In the past four decades, fish farming has been rapidly expanded to meet the soaring global demand for seafood, which enhanced dramatically the production of aquaculture feeds. Global production of commercial aquaculture feeds increased from 7.6 million tons in 1995 to 29.2 million tons in 2008, with an average annual growth rate of 11%. It is expected to reach 51.0 million tons in 2015 and 71.0 million tons in 2020 [1]. Fishmeal is the main constituent of aquaculture feeds because of its high protein content, balanced amino acid profile, high essential fatty acids content, minerals and vitamins [2-8][2]. Nevertheless, the decrease in supply of stocks and increasing demand for aquaculture as well as degradation of natural fish populations has greatly increased the market price of fishmeal [8, 9, 10]. Moreover, high level of fishmeal in aquatic feeds may cause a series of environmental problems due to the high content of phosphorus. Therefore, the use of alternative animal protein sources in aquaculture feeds has become a research priority. In that way, some studies have evaluated some plant proteins as alternative sources of fishmeal in carnivorous diets because of their low price, consistent nutrient composition and supply [11]. However, findings showed poorer digestibility and adversely effects on growth performance due to their high carbohydrate content and imbalance amino acid composition [12]. Compared to plant-based proteins, chicken viscera is easily available at very low price throughout the year and have high protein value, low carbohydrate content, balanced amino acids profile, total digestible dry matter and lack of anti-nutritional factors [5,13-19]. Hence, chicken viscera are considered a probable substitute for fish meal in diets for a number of fish species [18-26][18].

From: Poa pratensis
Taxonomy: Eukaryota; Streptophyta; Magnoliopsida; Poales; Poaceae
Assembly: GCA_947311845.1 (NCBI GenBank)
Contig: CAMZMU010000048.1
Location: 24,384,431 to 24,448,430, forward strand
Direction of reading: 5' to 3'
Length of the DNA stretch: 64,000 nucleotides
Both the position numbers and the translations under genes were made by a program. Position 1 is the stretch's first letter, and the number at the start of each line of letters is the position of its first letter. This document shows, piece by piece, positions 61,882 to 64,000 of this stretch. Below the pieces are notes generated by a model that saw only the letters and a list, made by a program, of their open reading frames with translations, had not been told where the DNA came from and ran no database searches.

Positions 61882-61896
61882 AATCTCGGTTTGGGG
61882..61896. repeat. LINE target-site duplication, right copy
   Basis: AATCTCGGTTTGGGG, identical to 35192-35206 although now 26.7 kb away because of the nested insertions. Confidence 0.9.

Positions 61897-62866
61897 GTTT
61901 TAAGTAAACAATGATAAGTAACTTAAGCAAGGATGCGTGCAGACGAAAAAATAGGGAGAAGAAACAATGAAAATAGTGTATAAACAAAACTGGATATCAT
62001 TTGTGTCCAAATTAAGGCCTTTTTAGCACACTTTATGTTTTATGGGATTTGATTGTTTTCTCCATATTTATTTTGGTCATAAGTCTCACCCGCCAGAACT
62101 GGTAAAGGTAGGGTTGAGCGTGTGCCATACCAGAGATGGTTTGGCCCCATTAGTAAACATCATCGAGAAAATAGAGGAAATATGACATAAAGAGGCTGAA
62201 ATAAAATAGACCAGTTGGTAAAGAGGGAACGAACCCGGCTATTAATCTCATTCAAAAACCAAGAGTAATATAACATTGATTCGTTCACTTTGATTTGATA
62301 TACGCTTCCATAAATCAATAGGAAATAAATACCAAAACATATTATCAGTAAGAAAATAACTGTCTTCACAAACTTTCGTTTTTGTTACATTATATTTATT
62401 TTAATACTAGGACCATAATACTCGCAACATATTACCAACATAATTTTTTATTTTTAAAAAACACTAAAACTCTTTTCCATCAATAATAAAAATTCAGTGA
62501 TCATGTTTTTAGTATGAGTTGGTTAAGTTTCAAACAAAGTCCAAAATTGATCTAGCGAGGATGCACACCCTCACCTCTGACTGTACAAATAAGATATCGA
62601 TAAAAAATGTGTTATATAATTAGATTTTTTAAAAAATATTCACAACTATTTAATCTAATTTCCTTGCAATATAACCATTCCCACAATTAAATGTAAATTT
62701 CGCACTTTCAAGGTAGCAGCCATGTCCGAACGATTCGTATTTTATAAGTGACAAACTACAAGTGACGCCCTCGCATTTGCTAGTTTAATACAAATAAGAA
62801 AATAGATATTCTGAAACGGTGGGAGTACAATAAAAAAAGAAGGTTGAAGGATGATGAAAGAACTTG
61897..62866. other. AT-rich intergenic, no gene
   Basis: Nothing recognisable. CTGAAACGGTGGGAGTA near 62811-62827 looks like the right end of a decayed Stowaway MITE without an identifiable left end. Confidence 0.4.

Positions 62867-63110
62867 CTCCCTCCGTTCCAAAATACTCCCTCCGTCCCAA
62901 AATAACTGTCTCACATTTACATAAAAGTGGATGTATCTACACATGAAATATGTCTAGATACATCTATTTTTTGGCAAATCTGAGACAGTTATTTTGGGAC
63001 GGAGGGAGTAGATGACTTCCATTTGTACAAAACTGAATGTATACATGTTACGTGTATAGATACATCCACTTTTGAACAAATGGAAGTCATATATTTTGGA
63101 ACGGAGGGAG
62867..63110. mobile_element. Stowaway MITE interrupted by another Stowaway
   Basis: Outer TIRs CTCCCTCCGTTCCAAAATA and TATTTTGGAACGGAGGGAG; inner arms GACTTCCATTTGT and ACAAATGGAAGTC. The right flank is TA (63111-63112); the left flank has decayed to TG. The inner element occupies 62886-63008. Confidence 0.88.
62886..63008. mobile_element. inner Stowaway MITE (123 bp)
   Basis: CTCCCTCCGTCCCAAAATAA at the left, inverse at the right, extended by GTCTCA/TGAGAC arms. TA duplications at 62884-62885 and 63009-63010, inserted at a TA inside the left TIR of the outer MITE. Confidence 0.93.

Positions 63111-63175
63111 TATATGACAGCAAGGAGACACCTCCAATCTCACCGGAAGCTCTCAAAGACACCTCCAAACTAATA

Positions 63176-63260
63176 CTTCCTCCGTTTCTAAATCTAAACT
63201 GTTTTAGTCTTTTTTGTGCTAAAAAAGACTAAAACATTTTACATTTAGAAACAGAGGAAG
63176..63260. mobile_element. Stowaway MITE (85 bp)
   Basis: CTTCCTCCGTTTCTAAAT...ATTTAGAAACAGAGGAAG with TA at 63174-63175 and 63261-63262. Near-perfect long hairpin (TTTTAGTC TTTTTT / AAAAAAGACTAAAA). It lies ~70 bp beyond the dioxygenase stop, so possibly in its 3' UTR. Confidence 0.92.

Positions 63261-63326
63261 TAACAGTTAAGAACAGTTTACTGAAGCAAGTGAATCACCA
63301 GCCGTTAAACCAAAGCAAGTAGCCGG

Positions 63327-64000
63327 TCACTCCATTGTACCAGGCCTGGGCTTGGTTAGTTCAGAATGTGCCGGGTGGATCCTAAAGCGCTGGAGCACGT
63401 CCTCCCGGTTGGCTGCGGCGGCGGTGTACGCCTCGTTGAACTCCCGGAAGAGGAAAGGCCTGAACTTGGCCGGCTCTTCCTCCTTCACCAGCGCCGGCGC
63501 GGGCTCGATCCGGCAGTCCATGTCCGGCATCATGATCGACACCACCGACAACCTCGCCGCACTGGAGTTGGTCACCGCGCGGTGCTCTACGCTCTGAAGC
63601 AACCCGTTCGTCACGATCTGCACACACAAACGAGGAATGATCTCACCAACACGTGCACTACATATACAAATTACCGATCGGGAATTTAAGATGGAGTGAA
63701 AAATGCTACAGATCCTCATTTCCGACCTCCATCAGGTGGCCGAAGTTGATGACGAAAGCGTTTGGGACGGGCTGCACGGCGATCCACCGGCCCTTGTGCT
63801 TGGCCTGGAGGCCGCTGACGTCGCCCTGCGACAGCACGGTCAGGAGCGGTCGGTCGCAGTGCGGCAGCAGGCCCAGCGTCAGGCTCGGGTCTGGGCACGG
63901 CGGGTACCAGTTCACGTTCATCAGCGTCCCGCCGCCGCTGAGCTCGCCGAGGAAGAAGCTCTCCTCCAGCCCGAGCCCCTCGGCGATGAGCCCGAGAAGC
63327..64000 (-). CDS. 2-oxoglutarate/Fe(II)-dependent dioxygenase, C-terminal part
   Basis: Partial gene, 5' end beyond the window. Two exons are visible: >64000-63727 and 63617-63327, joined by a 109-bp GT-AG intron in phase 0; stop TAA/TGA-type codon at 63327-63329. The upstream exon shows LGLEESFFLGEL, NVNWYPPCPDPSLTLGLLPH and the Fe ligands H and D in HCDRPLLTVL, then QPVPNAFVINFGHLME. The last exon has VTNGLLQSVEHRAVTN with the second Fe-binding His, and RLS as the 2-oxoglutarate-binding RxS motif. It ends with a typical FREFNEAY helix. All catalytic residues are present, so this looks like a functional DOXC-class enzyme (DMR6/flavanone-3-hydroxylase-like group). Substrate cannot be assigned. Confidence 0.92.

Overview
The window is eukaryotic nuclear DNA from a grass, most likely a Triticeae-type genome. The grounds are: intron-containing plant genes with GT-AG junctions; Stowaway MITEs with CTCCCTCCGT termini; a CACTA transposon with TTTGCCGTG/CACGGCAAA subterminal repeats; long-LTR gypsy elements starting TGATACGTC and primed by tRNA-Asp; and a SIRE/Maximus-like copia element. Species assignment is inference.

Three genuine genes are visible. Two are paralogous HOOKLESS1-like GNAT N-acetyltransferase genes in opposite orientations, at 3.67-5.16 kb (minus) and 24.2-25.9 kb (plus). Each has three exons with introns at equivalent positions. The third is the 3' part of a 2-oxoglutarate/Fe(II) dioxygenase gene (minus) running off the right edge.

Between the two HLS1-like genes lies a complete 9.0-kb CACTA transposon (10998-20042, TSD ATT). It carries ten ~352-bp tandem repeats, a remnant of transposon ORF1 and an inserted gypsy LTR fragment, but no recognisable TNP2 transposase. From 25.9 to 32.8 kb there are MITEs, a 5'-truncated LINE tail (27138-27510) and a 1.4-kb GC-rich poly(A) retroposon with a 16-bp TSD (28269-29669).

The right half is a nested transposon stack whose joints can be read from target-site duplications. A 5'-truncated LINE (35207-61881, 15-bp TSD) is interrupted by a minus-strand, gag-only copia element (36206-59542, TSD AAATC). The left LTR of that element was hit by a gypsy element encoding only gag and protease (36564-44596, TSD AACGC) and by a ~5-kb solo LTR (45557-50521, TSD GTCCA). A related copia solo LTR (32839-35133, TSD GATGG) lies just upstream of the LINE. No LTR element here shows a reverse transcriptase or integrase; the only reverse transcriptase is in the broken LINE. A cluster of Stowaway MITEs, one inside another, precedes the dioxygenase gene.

African catfish Clarias gariepinus is a globally popular aquaculture species largely distributed throughout Africa and Asia [5, 27, 28, 29, 30, 31]. It is widely cultured in freshwater ponds because of their easiness in reproduction, high growth rate, tolerance to high densities culture conditions, resistance to diseases, excellent flesh quality and ability to accept a wide variety of feed [27, 28, 31, 32]. To achieve a good growth, catfish requires complete artificial feed of 35% to 45% protein level [28, 33, 34, 35]. Recycling of poultry wastes into an acceptable source of animal protein in the catfish diet is a big challenge in the pursuit of sustained production. Nowadays, studies concerning the evaluation of poultry viscera meal in the C. gariepinus fingerlings diets are few. This study aimed to evaluate the potential of using chicken viscera meal as protein source in practical diets for African catfish reared in earthen pond.

2. Materials and Methods

2.1. Chicken Viscera Meal Production

Chicken viscera were collected fresh from the commercial processing industry “Agrisatch” located at Abomey-calavi suburb, and stored frozen (-20°C). The by-products were thawed, then heated on water vapor to remove fatty matter and dried in oven at 55°C for 48h. The dried-product was grounded and meal was stored in a refrigerator in plastic bag until use.

2.2. Fish and Experimental Design

The feeding experiment was carried out for 90 days in wetland area of Louho, at Porto-Novo, Benin. C. gariepinus fingerlings (average weight 11.3 ± 0.1 g) from Tonon fish farming foundation located at Calavi were randomly stocked into twelve earthen ponds (10m × 3m × 1m) at a density of 150 fish (5fish.m-²) per pond. They were acclimated to experimental conditions for three days in ponds. Prior to start feeding, fish were fed a mixture of two experimental diets twice daily. At the start, the acclimated fish were deprived of feed for 24 h. Ponds were grouped into four triplicate and each was randomly assigned one experimental diet. All ponds were filled naturally from water table.